I’ve seen a number of kids come to TBITC in the last few years who keep getting diagnosed with everything under the sun other than an eating disorder. It’s frustrating. Not only do these kids and their families start to think everyone in the medical and therapy community are a bunch of quacks, but the treatment is critically delayed and outcomes much worse as a result.
An example that gets missed often: a young woman is called depressed over and over by therapists and doctors, while nobody does a formal eating disorder assessment. She is losing weight steadily, but nobody is paying attention to that. Her mood, her negative behaviors, her isolation – that’s what they see. Until the eating disorder is really bad.
Another example: a teenage boy who doesn’t seem to be really concerned about body weight but has become very thin. He says he’s not hungry and doesn’t really like food anyway. He seems kind of checked out emotionally, not making eye contact, doesn’t have any real social outlets and would rather be on the computer or iPad for hours on end. One doctor thinks it’s depression. Another says the kid is on the autism spectrum. But what about lack of nutrition? The same presentation comes from this. And just putting them on a medication and telling the parents to check back in a month is flat out negligence! This is a classic case of anorexia in a male in fact; the presentation of thoughts is focused on a lack of control in his home, so he’s taking control where he can. He doesn’t care about being thin, just proving his point that nobody but him has any authority in this part of his world.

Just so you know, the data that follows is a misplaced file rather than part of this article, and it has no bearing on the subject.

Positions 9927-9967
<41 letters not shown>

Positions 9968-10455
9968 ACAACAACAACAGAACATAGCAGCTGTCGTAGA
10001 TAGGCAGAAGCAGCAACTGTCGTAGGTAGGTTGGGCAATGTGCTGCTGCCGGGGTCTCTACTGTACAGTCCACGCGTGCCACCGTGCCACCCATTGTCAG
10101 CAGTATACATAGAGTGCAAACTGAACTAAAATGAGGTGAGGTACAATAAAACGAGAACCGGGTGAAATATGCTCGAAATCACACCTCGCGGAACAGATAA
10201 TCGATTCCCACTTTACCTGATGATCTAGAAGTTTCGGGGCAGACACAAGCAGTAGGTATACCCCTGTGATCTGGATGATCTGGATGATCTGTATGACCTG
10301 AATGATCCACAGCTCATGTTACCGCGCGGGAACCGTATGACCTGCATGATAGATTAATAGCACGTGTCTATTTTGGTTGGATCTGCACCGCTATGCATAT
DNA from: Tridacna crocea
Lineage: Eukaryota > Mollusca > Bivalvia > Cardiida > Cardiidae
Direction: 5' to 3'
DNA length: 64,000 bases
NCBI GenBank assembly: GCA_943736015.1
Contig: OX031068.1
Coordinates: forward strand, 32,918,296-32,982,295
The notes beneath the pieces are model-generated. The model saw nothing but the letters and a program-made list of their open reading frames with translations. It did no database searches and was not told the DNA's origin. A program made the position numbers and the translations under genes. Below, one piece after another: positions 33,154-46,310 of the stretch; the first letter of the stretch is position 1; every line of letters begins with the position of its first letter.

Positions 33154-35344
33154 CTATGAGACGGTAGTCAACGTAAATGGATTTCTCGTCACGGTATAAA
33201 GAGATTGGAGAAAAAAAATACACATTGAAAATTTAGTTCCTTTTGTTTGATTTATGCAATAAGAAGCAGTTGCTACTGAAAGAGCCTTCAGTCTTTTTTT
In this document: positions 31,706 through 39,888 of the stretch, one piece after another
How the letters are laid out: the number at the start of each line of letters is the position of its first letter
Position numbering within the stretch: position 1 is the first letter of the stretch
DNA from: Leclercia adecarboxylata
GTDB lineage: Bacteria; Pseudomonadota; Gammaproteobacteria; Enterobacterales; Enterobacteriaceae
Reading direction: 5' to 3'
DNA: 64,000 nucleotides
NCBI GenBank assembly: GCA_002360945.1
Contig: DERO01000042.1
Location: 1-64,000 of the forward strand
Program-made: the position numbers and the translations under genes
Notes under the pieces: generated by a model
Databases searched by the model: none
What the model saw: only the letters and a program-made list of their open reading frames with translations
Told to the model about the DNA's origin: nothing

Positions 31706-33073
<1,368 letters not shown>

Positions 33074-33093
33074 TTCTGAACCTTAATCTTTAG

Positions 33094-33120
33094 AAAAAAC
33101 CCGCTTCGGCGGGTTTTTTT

While we may not catch all cases of eating disorders as early as we would like, there are ways to help doctors identify patients who need help. It’s called the SCOFF Questionnaire.
1. Do you make yourself Sickbecause you feel uncomfortably full?
2. Do you worry you have lost Controlover how much you eat?
3. Have you recently lost > Onestone(6.3 kg or 14 lb) in a 3 month period?
4. Do you believe yourself to be Fatwhen others say you are too thin?
5. Would you say that Fooddominates your life?
One point should be given for every “yes” answer; a score of 2 or more indicates a likelihood of an eating disorder.
If you suspect your child or loved one may have an eating disorder, don’t settle for the less scary answer like depression or anxiety or it’s “just part of growing up.” Get them the right diagnosis from a specialist and get them the help they need.
By Andrew Walen, LCSW-C - Founder, Executive Director, Psychotherapist at The Body Image Therapy Center. If you would like to get in touch with Andrew please call 443-602-6515 or email firstname.lastname@example.org.